A wasted chance. Fate knows no tears.
Laurence Hope (Adela Florence Cory Nicolson)
Forlorn, My Love, No Comfort Near
Forlorn, my Love, no comfort near,
Far, far from thee, I wander here;
Far, far from thee, the fate severe,
At which I most repine, Love.
Chorus—O wert thou, Love, but near me!
But near, near, near me,
How kindly thou wouldst cheer me,
And mingle sighs with mine, Love.
Around me scowls a wintry sky,
Blasting each bud of hope and joy;
And shelter, shade, nor home have I;
Save in these arms of thine, Love.
O wert thou, &c.
Cold, alter’d friendship’s cruel part,
To poison Fortune’s ruthless dart—
Let me not break thy faithful heart,
And say that fate is mine, Love.
O wert thou, &c.
But, dreary tho’ the moments fleet,
O let me think we yet shall meet;
That only ray of solace sweet,
Can on thy Chloris shine, Love!
O wert thou, &c.
When in disgrace with fortune and men’s eyes
I all alone beweep my outcast state,
And trouble deaf heaven with my bootless cries,
And look upon myself, and curse my fate,
Wishing me like to one more rich in hope,
Featur’d like him, like him with friends possess’d,
Desiring this man’s art, and that man’s scope,
With what I most enjoy contented least;
Yet in these thoughts my self almost despising,
Haply I think on thee, and then my state,
Like to the lark at break of day arising
From sullen earth, sings hymns at heaven’s gate,;
For thy sweet love remember’d such wealth brings
That then I scorn to change my state with kings.
Poems About Fate and Death
Death, Be Not Proud
Death, be not proud, though some have called thee
Mighty and dreadful, for thou art not so;
For those whom thou think’st thou dost overthrow
Die not, poor Death, nor yet canst thou kill me.
From rest and sleep, which but thy pictures be,
Much pleasure; then from thee much more must flow,
And soonest our best men with thee do go,
Rest of their bones, and soul’s delivery.
Thou art slave to fate, chance, kings, and desperate men,
And dost with poison, war, and sickness dwell,
And poppy or charms can make us sleep as well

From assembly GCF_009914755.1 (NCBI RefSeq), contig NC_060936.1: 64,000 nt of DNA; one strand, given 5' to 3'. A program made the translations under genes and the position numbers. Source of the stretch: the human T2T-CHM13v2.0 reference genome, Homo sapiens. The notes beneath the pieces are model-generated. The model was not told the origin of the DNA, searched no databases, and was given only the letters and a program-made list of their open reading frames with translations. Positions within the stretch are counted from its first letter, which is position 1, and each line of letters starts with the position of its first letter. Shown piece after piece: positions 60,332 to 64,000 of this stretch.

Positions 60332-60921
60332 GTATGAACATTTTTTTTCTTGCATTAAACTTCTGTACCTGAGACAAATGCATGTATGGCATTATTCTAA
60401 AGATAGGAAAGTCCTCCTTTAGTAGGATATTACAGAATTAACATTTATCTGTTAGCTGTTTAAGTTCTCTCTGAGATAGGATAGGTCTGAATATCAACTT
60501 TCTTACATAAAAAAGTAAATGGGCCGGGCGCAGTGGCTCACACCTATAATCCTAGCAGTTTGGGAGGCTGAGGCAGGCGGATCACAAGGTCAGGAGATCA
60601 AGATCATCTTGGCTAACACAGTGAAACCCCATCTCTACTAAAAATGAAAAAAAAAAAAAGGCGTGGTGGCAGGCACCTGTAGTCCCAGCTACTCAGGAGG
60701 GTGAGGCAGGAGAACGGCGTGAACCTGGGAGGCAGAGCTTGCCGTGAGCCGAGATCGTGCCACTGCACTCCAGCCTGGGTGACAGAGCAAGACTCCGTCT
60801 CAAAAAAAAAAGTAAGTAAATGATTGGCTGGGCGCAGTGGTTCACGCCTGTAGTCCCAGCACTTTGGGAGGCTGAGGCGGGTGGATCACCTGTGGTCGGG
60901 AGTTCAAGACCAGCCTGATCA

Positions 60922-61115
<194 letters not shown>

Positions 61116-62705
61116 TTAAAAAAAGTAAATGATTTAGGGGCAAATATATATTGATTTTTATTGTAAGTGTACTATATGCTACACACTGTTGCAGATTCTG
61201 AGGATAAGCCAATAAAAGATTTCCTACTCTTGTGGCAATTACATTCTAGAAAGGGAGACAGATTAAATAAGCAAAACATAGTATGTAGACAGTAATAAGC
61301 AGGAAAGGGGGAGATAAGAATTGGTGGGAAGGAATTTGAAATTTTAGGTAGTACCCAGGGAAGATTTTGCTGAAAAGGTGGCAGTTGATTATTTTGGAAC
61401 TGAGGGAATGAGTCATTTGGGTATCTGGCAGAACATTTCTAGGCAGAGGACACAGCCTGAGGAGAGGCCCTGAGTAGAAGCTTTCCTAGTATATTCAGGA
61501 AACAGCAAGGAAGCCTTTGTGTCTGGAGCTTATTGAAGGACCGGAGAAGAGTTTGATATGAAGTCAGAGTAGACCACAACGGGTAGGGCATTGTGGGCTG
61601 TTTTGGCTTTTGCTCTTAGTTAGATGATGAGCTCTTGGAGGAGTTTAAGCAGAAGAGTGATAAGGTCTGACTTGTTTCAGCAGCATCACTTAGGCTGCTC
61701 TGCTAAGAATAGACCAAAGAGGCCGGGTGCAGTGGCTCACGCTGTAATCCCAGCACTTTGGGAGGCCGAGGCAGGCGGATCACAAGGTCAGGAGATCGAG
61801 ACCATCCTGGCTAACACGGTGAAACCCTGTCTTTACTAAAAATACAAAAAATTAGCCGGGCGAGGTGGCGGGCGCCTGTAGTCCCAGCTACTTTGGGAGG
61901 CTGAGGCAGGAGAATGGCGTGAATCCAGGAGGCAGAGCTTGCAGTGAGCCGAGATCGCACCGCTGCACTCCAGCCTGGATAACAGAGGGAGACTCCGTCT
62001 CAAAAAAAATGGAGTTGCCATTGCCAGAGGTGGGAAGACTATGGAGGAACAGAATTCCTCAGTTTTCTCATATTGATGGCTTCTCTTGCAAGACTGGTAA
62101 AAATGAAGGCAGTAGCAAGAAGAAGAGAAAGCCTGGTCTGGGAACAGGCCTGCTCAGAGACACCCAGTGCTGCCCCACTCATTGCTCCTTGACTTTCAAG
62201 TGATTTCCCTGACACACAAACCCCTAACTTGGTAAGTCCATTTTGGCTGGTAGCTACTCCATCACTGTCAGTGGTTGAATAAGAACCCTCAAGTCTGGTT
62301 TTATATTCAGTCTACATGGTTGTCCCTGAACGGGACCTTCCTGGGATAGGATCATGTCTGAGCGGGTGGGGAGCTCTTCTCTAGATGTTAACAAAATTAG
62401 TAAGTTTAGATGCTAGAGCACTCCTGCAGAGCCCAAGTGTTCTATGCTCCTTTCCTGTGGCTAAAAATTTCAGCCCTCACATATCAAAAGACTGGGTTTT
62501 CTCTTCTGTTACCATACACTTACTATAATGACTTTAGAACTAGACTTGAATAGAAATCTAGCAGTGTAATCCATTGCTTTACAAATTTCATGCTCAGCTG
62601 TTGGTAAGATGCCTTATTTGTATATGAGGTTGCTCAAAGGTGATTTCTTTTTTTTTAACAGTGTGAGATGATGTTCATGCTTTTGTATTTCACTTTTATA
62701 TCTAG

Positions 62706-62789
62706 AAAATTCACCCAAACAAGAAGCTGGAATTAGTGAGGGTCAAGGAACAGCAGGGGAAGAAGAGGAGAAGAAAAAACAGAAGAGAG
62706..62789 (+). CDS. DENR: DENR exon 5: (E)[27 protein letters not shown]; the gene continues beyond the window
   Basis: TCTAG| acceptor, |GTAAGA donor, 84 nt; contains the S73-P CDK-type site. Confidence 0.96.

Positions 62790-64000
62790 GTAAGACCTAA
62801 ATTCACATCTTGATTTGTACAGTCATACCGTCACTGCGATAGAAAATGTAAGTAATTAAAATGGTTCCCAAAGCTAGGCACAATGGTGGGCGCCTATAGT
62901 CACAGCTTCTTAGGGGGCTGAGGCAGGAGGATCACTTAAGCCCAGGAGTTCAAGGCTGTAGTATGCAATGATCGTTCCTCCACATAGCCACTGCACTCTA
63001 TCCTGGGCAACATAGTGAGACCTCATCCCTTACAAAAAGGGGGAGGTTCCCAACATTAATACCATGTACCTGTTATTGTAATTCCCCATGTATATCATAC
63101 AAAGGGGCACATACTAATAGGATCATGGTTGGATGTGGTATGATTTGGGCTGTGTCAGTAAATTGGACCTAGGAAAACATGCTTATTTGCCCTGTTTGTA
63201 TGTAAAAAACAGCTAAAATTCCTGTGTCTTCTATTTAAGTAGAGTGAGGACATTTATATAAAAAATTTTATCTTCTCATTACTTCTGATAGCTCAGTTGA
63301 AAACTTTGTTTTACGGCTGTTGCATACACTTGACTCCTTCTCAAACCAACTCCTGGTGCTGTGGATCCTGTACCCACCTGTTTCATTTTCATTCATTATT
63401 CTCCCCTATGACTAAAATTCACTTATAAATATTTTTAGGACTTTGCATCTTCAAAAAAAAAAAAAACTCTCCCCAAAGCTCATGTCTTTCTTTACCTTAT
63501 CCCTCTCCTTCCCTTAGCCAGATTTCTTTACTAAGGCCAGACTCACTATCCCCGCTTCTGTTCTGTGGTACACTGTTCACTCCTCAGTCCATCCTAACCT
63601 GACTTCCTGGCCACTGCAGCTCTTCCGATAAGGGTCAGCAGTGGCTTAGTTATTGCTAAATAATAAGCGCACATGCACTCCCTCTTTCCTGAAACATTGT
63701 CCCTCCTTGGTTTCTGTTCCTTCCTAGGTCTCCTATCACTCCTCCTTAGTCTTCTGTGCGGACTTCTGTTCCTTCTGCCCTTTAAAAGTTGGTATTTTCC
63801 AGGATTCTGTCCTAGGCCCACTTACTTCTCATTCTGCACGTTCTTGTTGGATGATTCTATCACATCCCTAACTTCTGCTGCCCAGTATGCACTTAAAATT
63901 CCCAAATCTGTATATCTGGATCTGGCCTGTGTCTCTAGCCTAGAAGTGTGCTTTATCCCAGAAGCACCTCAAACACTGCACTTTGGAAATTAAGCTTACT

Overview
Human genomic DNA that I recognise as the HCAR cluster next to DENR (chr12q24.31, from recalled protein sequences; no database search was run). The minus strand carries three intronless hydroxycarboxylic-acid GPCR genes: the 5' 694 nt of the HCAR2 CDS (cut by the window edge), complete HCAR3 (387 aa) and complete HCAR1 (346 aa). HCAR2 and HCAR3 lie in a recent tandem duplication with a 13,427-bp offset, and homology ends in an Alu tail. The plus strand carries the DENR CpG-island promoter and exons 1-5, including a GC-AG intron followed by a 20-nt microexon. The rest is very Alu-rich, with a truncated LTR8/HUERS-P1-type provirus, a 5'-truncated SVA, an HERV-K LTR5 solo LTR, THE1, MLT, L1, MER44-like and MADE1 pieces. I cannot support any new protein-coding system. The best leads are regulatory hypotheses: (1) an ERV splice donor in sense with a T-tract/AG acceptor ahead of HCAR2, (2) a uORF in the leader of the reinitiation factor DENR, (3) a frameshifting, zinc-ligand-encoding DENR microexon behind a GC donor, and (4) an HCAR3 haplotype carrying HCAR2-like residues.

And better than thy stroke; why swell’st thou then?
One short sleep past, we wake eternally
And death shall be no more; Death, thou shalt die.
It Was Not Fate
It was not fate which overtook me,
Rather a wayward, wilful wind
That blew hot for awhile
And then, as the even shadows came, blew cold.
What pity it is that a man grown old in life’s dreaming
Should stop, e’en for a moment, to look into a woman’s eyes.
And I forgot!
Forgot that one’s heart must be steeled against the east wind.
Life and death alike come out of the East:
Life as tender as young grass,
Death as dreadful as the sight of clotted blood.
I shall go back into the darkness,
Not to dream but to seek the light again.
I shall go by paths, mayhap,
On roads that wind around the foothills
Where the plains are bare and wild
And the passers-by come few and far between.
I want the night to be long, the moon blind.
The hills thick with moving memories,
And my heart beating a breathless requiem
For all the dead days I have lived.
When the Dawn comes—Dawn, deathless, dreaming—
I shall will that my soul must be cleansed of hate,
I shall pray for strength to hold children close to my heart,
I shall desire to build houses where the poor will know
shelter, comfort, beauty.
And then may I look into a woman’s eyes
And find holiness, love and the peace which passeth understanding.
On My First Son
Farewell, thou child of my right hand, and joy;
My sin was too much hope of thee, loved boy.
Seven years thou wert lent to me, and I thee pay,
Exacted by thy fate, on the just day.
Oh, could I lose all father now! For why
Will man lament the state he should envy?
To have so soon ‘scaped world’s and flesh’s rage,
And if no other misery, yet age!
Rest in soft peace, and asked, say, Here doth lie
Ben Jonson his best piece of poetry.
For whose sake henceforth all his vows be such
As what he loves may never like too much.
An Irish Airman Foresees His Death
I know that I shall meet my fate
Somewhere among the clouds above;
Those that I fight I do not hate
Those that I guard I do not love;
My country is Kiltartan Cross,
My countrymen Kiltartan’s poor,
No likely end could bring them loss
Or leave them happier than before.
Nor law, nor duty bade me fight,
Nor public man, nor cheering crowds,
A lonely impulse of delight
Drove to this tumult in the clouds;
I balanced all, brought all to mind,
The years to come seemed waste of breath,
A waste of breath the years behind
In balance with this life, this death.
W. B. Yeats
Poems About Fate for Her
Farewell to Eliza
From thee, Eliza, I must go,
And from my native shore;
The cruel fates between us throw
A boundless ocean’s roar:
But boundless oceans, roaring wide,
Between my love and me,
They never, never can divide
My heart and soul from thee.
Farewell, farewell, Eliza dear,
The maid that I adore!
A boding voice is in mine ear,
We part to meet no more!
But the latest throb that leaves my heart,
While Death stands victor by,—
That throb, Eliza, is thy part,
And thine that latest sigh!
Tho’ Cruel Fate Should Bid Us Part
Tho’ cruel fate should bid us part,
Far as the pole and line,
Her dear idea round my heart,
Should tenderly entwine.
Tho’ mountains, rise, and deserts howl,
And oceans roar between;
Yet, dearer than my deathless soul,
I still would love my Jean.